Black Liberation

SJF supports the liberation of all Black people across the diaspora. We see anti-Blackness as a weapon of white supremacy and are committed to confronting and addressing it within our systems and the world in which we operate. Black liberation is dynamic and expansive, so our commitment to understanding it must be, too. We find power in imagining a world where all Black people are treated with full humanity, protected, and valued without fail. SJF centers Black liberation because we know it to be the root of collective liberation; when all Black people are liberated, everyone is liberated.

What this values looks like in practice at SJF:

  • We prioritize funding grassroots organizing led by Black folks and committed to Black liberation.
  • We ask all organizations that we fund to understand Black liberation in the context of their work.
  • We create all-Black regional spaces within philanthropy for Black donors and organizers to connect, share, heal, and learn.
  • We develop our internal policies and programming with Black liberation as the centermost principle.

Decolonization*

Centuries of colonialism across the globe, and settler-colonialism specifically in so-called North America, including the territory SJF serves (currently known as Idaho, Montana, Oregon, Washington, and Wyoming), have severely harmed, exploited, and displaced Indigenous and Native American peoples. Colonialism produces deep power disparities and unjust systems such as capitalism, racism, and patriarchy that are the foundational causes of injustice. At SJF, we aim to liberate our organizational culture and practices by uprooting white supremacist norms and putting Black liberation, Indigenous sovereignty, anti-capitalism, and reparations frameworks at the center of our work. We affirm that decolonization is not a metaphor, unequivocally support the return of land to its original stewards, and seek opportunities to support such work.

What this value looks like in practice at SJF:

  • We ask all organizations that we fund to understand Indigenous sovereignty in the context of their work.
  • We are intentional in naming the origins of wealth accumulation, including stolen land and exploitation of Indigenous peoples, cultures, and knowledge, and drive our donors to take material action with this learning.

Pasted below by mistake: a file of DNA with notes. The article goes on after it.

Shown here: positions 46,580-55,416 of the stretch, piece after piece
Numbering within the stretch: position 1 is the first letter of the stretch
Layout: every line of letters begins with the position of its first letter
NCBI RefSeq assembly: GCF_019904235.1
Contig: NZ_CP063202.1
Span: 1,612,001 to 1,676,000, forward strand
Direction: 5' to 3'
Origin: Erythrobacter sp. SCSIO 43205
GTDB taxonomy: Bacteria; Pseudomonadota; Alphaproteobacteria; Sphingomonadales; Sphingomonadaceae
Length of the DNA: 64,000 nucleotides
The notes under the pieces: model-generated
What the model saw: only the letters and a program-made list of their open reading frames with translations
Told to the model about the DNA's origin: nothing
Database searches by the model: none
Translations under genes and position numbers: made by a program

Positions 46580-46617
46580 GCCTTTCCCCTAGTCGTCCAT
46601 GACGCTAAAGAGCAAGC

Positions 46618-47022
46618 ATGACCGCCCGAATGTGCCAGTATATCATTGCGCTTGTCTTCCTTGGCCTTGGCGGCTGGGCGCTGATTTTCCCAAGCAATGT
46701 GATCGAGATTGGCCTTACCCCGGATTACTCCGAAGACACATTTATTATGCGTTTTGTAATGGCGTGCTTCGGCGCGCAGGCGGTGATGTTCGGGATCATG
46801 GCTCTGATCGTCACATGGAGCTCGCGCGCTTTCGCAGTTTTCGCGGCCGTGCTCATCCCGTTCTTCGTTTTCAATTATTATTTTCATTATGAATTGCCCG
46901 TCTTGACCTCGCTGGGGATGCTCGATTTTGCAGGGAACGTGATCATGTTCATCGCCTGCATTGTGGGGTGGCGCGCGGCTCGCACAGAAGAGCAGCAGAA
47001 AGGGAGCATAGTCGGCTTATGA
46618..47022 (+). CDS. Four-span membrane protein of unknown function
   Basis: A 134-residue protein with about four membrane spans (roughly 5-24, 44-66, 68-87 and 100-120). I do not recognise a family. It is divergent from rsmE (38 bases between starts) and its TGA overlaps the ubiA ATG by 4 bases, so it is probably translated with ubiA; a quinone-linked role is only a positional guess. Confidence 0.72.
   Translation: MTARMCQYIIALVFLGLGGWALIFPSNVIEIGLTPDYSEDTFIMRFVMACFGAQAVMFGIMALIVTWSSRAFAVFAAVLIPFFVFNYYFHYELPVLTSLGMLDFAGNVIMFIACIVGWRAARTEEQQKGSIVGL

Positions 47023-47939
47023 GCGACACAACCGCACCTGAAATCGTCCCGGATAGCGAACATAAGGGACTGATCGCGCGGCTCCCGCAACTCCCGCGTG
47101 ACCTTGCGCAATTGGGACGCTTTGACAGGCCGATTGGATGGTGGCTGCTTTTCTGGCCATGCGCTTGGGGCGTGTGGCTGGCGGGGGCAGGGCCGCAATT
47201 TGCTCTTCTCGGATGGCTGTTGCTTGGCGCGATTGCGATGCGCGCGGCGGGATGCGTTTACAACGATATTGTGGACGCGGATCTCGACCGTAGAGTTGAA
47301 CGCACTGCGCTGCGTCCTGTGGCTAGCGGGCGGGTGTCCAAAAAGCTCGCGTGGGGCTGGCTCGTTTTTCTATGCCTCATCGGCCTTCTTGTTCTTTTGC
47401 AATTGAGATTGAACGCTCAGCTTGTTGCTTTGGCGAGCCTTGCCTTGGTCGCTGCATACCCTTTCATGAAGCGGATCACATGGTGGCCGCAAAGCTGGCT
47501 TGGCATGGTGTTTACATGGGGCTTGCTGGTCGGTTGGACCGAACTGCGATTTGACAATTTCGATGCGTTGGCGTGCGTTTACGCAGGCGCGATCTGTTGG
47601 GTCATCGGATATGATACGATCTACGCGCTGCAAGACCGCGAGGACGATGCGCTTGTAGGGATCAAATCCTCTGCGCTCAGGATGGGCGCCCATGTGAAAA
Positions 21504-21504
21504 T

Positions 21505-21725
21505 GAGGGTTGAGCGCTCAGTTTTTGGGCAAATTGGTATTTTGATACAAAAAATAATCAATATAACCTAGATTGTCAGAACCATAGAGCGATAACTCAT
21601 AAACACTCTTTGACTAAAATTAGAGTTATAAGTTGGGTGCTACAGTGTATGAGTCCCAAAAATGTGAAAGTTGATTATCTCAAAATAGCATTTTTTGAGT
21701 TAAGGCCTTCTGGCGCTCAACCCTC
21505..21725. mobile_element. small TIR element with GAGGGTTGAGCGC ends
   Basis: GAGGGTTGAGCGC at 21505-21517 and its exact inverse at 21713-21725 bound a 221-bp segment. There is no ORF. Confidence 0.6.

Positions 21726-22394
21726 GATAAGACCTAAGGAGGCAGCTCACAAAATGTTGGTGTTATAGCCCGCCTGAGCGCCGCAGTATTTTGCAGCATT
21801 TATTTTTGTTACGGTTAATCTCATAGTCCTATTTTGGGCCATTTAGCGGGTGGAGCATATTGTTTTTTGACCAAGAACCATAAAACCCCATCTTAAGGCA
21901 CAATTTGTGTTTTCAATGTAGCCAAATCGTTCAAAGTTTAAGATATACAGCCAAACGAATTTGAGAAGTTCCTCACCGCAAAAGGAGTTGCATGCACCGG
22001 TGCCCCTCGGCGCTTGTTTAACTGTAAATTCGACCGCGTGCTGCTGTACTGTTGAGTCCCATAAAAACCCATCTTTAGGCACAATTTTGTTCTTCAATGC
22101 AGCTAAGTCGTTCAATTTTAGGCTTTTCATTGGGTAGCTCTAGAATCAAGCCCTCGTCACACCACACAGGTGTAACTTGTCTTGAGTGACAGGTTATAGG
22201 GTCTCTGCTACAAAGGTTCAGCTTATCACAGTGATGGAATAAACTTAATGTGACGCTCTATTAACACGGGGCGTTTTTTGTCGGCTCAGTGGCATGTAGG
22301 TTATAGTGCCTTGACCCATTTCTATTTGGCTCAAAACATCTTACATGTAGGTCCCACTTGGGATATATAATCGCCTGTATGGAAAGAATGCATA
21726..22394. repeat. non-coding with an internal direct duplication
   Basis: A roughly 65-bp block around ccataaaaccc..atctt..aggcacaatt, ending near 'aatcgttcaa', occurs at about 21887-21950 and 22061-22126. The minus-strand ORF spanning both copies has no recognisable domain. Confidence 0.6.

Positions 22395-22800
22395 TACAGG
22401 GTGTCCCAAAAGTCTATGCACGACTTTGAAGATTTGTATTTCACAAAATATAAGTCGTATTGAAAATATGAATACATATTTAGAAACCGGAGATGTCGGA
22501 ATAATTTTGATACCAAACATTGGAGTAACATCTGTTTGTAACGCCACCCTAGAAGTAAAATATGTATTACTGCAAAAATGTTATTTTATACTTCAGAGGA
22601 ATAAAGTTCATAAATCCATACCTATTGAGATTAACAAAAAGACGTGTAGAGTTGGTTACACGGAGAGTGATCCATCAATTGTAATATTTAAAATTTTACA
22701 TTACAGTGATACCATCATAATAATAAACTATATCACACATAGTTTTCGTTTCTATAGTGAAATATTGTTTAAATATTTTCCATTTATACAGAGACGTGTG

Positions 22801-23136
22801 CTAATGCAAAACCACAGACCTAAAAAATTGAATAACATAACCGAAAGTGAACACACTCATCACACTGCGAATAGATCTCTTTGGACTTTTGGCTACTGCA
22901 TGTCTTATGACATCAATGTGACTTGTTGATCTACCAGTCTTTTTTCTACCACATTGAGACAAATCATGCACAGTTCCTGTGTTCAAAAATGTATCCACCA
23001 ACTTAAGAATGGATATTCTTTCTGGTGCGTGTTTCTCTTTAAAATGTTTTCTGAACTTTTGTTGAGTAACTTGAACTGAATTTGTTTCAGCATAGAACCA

• We prioritize funding Native and Indigenous-led grassroots organizations.

*We want to share Decolonization with our community as an eventual part of our entire set of values because we feel the set is not complete without it; together, these values form a complete picture and without it they cannot. However, we believe SJF has work to do before we can embody Decolonization more fully. We will share more insight into our thought and action process to embody this value in a blog post to be published in Spring 2023.

Collective Power

We understand power as the ability to control, change, and/or create outcomes. Collective power — power that is shared by many people instead of just a few through collective decision making, mutual encouragement, and an abundance of pathways for growth — is key to working toward liberation because it distributes and creates more power instead of limiting it arbitrarily or unjustly.

What this value looks like in practice at SJF:

  • We fund organizing that builds collective power, based on our Grassroots Organizing Principles.
  • Our Giving Project model is centered in collective giving, donor organizing, and democratic decision making.
  • The majority of our funding recommendations are made by SJF community members who are not staff members, primarily through Giving Project participants and Grant Panels of community members.